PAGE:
Election coverage 2020

Candidates vying for superintendent of the Citrus County School District addressed their constituents in front of cameras at the Chronicle’s political forum.

Incumbent Sandra “Sam” Himmel and challenger Paul John Reinhardt took the stage Tuesday, July 7, 2020, at the Art Center of Citrus County, discussing topics such as reopening schools amid COVID-19, security, corporal punishment and American-focused education.

Here are some highlights from the taped and audience-less forum: 

Himmel, who was a school teacher and board member before her first superintendent term in 2004, touted the school district’s graduation rate increasing 28% to 86% under her leadership.

Sam Himmel

Sandra "Sam" Himmel.

She also praised Withlacoochee Technical College and the district's International Baccalaureate Program for being top five in Florida. 

Himmel reminded viewers the district has “faced many challenges,” including the 2008 recession.

“We worked with our school and union to avoid furloughs while other districts across the state had to fire their staffs,” she said.

Himmel also credited her staff for creating a comprehensive plan on short notice for students to learn at a distance and be fed when the coronavirus shuttered campuses in March 2020. 

Reinhardt in his opening statement came out swinging at Himmel, claiming the incumbent is cozy with the “established elites” of state education and hushes employees who speak out against her.

Paul Reinhardt

Paul Reinhardt

“She’s a favorite of the establishment, I’m a favorite of the people,” he said. “Since 2004, she's had a ‘shake-them-up, shut-them-up’ management style.”

Reinhardt said Himmel’s experience “has been pushing our kids into bad policies” in educational standards, like Common Core, which Gov. Ron DeSantis strove to remove in 2019.

Himmel fired back, saying Reinhardt is unaware of the many legal and financial constraints school districts have to overcome and operate within.

“Probably 90% of what he says — probably 100% of what he says — we are bound by laws and budgets and things we already do that he’s not aware of,” she said.

Reinhardt also criticized the timing of Himmel’s award as Florida’s top school superintendent for 2020, which she won in December 2019 after Reinhardt prequalified for the race in January 2019.

“Whenever she gets an opponent, the establishment gives her an award,” he said.

Reinhardt accused Himmel and the district of inflating grades by rewarding “students that don’t do a thing” and spoon-feeding them standardized education.

“Kids sit in front of a computer until they pass exams,” he said. “All this and more to make her look good with graduation rates.”

School safety has been increased, Himmel said, with the district’s expansion of school resource officers and additional hiring of eight armed school guardians.

“Being superintendent of schools is not only about the academics, it’s about meeting the needs of all kids,” Himmel said, “and we need to be the safe haven for them.”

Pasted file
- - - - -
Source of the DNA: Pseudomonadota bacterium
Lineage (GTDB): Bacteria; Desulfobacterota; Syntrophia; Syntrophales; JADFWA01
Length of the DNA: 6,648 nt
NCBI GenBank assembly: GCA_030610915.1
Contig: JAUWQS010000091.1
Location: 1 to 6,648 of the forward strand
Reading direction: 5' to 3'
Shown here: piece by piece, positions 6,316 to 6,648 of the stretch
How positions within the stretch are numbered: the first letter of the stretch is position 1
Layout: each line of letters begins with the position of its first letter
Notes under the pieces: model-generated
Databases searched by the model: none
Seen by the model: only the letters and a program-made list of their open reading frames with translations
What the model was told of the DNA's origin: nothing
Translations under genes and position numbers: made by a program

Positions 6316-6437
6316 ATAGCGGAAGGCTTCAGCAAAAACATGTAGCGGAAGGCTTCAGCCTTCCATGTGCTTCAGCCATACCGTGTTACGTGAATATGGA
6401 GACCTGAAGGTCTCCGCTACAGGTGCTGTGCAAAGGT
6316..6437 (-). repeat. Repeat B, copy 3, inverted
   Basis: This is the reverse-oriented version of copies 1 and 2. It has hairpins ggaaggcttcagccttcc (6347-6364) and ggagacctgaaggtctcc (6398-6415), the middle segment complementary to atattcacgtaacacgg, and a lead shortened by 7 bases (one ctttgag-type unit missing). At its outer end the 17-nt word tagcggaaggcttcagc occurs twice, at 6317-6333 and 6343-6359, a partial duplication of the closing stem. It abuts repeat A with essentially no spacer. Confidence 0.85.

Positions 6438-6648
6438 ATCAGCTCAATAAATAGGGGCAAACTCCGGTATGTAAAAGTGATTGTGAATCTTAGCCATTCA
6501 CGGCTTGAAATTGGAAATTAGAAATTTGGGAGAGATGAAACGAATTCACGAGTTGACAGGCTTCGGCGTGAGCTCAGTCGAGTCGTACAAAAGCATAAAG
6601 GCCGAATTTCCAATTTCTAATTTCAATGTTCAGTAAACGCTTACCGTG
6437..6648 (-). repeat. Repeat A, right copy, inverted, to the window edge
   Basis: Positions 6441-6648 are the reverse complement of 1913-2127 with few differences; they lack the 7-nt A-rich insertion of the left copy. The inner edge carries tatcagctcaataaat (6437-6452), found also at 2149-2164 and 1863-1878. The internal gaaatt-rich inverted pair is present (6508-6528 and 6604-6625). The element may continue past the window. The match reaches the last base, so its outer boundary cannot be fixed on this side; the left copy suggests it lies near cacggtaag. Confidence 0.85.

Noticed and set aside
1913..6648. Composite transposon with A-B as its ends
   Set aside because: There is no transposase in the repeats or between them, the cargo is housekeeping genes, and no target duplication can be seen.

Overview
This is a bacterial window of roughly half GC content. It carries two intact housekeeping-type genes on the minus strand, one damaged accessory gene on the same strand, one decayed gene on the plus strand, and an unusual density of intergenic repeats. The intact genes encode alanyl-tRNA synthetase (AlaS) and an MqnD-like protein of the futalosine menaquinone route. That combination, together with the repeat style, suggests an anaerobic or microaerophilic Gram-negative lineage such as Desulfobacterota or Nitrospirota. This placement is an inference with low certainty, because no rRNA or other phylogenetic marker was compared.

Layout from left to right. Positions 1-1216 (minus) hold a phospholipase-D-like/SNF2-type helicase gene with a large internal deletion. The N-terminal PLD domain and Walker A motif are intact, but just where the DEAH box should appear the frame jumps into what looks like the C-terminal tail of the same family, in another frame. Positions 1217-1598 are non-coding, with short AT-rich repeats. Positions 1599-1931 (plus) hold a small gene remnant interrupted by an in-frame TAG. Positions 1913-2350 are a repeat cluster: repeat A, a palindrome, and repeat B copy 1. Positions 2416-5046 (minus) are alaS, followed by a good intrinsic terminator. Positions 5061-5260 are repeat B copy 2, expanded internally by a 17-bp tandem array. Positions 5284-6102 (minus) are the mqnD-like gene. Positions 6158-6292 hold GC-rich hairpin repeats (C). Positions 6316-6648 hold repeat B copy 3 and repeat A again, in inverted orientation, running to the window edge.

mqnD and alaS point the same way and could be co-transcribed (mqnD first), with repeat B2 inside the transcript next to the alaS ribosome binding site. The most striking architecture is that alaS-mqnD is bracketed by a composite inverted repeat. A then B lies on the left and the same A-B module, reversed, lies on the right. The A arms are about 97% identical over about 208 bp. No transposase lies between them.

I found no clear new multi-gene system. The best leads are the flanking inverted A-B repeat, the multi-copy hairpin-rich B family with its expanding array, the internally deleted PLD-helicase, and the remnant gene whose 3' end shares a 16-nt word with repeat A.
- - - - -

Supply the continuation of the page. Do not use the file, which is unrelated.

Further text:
Reinhardt said the guardians “are soft targets” in schools, lack in experience and should be screened by law enforcement beforehand. 

According to the Florida Department of Education, sheriff’s offices have been mandated by law to put guardians through background checks and train them for 144 hours before they’re hired by a school district to patrol campuses.

Reinhardt is for using corporal punishment to discipline students, “but not as a first step,” adding he’d hire a districtwide “dean of discipline” to work with parents to make sure children won’t be too troubled by paddling.

Himmel said she doesn’t want to put her staff in a position to paddle students, adding there are programs, deans and social workers in place to discipline and help students without traumatizing them.

When students return to school Aug. 10 the midst of COVID-19, Himmel said, they’ll be assessed first thing to gauge learning gaps caused by the virus’ closure of schools in March.

Himmel said more health safeguards and plans are being put into place to accommodate students who want learn at a brick-and-mortar school or online at Citrus Virtual School.

Reinhardt said he’d like students to have access to both online and physical classrooms, like he did while teaching at the College of Central Florida.

Himmel said her staff is crafting a hybrid teaching model.

When asked about the largest budget and staff he’s overseen, Reinhardt said he was executive director of the National Academy of Homeopathic Medicine and its 4,000 members, and also managed “a very large budget” for the Acupuncture and Oriental Medicine National Coalition.

The Citrus County School District operates with a budget of roughly $200 million and employees over 2,000 people, making it the largest employer in the county.

In closing, Reinhardt said he wants to instill “American-focused education,” encourage dual-enrollment, get students involved with their governments and keep them from disrespecting the nation’s history.

“We have to restore patriotism in the schools,” he said.

Himmel said her students’ scores on Florida’s standard social studies tests — to include U.S. history and civics — outperformed state averages.

She also said the number of students earning college credit jumped 46% during her tenure as superintendent.

“With my proven leadership in this district,” she said, “We will continue to move forward and we'll continue to soar to new heights.”

Contact Chronicle reporter Buster Thompson at 352-564-2916 or bthompson@chronicleonline.com.